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  1. #1
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    Default Rules question: In play, foot invades opponents court under net

    A lurker (I think) asked me this question:

    If, while rushing to return a drop, your forward momentum causes your foot to cross over into the opponent(s)' court, under the net. Is this a fault? Nearest I could find in the rules is:

    It is a fault if:
    ...
    13.4.3 invades an opponent’s court under the net with racket or person such that an opponent is obstructed or distracted;
    ...
    What's the correct interpretation on this situation? I think it's a fault, as it's similar to touching the net. Any definitive conclusion?

    -dave

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    as 13.4.3 says
    it is only a fault if the opponent is obstructed or distracted

    as to what constitutes a distraction and what doesn't, we'd need input from an umpire.

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    Let us start with when it is NOT a fault for the scenario that you have outlined.

    Simply, you opponent could be at the back of the court himself or at best not close to where you have dropped the shuttle back to him. The issue of obstruction does not arise so: NO fault.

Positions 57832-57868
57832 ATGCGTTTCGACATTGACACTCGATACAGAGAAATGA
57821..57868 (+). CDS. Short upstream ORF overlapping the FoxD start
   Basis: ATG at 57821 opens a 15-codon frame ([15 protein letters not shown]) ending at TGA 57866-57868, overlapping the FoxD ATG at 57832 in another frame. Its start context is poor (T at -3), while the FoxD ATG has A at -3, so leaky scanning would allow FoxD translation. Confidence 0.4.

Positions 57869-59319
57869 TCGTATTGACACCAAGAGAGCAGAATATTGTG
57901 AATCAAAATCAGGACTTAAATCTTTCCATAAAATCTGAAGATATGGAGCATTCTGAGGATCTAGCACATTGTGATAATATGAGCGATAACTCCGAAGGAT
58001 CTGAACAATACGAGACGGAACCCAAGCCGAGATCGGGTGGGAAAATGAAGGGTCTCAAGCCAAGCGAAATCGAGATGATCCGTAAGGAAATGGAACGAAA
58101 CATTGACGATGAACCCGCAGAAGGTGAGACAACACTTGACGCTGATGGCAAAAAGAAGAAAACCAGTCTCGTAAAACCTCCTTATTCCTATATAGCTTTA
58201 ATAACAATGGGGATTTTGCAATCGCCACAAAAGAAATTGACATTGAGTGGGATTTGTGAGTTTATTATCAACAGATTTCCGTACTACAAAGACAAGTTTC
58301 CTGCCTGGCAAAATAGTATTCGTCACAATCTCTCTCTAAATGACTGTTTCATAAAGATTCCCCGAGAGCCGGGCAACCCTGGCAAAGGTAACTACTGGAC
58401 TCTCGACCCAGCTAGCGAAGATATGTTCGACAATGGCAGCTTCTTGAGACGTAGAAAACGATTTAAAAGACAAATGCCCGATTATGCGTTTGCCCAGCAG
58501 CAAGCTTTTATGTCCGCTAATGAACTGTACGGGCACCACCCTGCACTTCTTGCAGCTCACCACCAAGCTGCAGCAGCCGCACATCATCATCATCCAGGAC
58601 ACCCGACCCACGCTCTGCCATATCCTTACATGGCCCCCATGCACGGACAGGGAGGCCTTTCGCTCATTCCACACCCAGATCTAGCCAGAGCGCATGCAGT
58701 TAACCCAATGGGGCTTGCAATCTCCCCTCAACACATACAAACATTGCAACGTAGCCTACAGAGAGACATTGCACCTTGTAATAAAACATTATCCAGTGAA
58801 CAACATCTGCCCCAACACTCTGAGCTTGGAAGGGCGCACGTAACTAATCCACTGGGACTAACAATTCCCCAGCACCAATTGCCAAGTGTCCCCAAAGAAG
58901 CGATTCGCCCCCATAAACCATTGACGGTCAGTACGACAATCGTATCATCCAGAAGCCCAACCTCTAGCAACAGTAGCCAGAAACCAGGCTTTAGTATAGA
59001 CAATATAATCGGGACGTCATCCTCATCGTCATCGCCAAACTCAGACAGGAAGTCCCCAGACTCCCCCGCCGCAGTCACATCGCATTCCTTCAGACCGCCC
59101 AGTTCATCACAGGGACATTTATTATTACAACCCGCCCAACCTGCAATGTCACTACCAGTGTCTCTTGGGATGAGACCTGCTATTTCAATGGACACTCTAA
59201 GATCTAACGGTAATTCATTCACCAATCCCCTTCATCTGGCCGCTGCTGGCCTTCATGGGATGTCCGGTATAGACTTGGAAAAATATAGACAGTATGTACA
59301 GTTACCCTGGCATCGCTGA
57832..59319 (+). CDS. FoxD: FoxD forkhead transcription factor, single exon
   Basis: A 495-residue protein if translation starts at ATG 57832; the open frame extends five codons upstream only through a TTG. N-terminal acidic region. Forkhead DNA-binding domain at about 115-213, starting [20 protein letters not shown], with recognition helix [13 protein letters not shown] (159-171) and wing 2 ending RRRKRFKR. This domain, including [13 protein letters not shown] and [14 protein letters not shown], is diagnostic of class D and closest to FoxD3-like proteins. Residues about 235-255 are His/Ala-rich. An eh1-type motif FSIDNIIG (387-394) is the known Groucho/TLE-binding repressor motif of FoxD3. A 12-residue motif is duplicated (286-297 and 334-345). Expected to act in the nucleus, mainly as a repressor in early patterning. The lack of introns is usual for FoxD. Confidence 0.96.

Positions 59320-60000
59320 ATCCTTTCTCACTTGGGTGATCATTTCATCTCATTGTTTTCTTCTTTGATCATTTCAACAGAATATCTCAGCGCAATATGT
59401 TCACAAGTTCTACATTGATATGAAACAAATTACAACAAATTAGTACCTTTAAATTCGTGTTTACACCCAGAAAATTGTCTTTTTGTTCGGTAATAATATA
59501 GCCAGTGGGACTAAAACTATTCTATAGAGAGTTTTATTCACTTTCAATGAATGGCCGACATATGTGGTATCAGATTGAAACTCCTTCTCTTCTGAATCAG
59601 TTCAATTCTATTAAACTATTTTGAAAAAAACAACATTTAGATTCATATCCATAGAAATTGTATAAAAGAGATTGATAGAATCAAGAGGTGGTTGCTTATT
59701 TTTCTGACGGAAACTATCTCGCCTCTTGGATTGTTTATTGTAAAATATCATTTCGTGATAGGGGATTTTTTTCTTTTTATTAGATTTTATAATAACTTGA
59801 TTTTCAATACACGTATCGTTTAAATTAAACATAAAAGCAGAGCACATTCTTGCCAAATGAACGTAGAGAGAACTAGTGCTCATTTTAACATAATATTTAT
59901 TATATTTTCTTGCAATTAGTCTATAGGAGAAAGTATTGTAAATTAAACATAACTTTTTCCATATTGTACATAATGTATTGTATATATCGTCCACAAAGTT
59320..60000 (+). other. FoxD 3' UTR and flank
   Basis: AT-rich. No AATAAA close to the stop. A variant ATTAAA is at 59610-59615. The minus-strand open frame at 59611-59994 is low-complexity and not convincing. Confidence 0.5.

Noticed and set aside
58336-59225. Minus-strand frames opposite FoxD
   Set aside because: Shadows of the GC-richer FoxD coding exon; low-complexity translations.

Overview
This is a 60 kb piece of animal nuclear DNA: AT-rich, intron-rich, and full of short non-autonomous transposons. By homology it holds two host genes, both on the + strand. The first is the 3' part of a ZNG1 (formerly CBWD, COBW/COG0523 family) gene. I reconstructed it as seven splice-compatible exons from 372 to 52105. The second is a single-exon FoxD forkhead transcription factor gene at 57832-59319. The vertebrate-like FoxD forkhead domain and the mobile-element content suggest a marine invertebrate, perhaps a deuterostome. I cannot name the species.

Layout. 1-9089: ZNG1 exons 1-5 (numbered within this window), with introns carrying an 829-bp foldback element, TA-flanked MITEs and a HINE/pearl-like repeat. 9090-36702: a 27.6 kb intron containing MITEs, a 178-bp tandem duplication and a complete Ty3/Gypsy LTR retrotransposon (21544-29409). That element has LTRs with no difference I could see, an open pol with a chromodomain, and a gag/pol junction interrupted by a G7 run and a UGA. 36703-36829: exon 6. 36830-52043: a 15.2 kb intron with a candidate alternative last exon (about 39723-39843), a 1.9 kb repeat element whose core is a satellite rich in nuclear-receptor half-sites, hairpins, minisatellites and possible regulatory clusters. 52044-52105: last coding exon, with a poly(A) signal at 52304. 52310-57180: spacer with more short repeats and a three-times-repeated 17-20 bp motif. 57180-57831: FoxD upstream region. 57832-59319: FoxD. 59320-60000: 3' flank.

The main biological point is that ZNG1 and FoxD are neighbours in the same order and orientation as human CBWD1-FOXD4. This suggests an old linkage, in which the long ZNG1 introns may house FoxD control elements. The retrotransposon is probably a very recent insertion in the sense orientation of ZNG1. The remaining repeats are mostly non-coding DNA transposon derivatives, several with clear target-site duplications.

You could also return the drop with a clear. Your opponent has no cause to be distracted by your foot going under the net. He should be following the shuttle as it heads away from the net and your foot and towards the back of the court. Yet again: NO fault.

    On the otherhand, your opponent is close to the net and you return a drop with drop and your foot goes under the net to his side there is the possibility of a fault.

    It WILL be a fault if he attempts to hit the shuttle when it is close to the floor and your foot is also there! It will NOT be a fault if there follows a close interchange of play at the top of the net. Your foot has invaded but the focus is on the shuttle. Players have not been distracted and so therefore yet again No fault has occurred.

    Definitive conclusion: For it to be a fault either obstruction or distraction or both have to occur. Given the speed of the game, such circumstances happen less frequently than one may think.

    Mr. Fault

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    Excellent. Thanks for the input, Neil, Fault.

    -dave

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    Would the same situation apply to your racket crossing over to the opponent's court without touching the net?

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    Here's the rule on that.

    -dave


    It is a fault if:

    13.3 if, when in play, the initial point of contact with the shuttle is not on the striker’s side of the net. (The striker may, however, follow the shuttle over the net with the racket in the course of a stroke);

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    Only the racket can go beyond the net in the FOLLOW THROUGH (usually after a net kill, I cannot think of others). All parts of the body and racket CANNOT go beyond the net or touch it under all other circumstances.

    However, can my racket hand (not racket) go beyond the net in the follow through?

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    Quote Originally Posted by john10235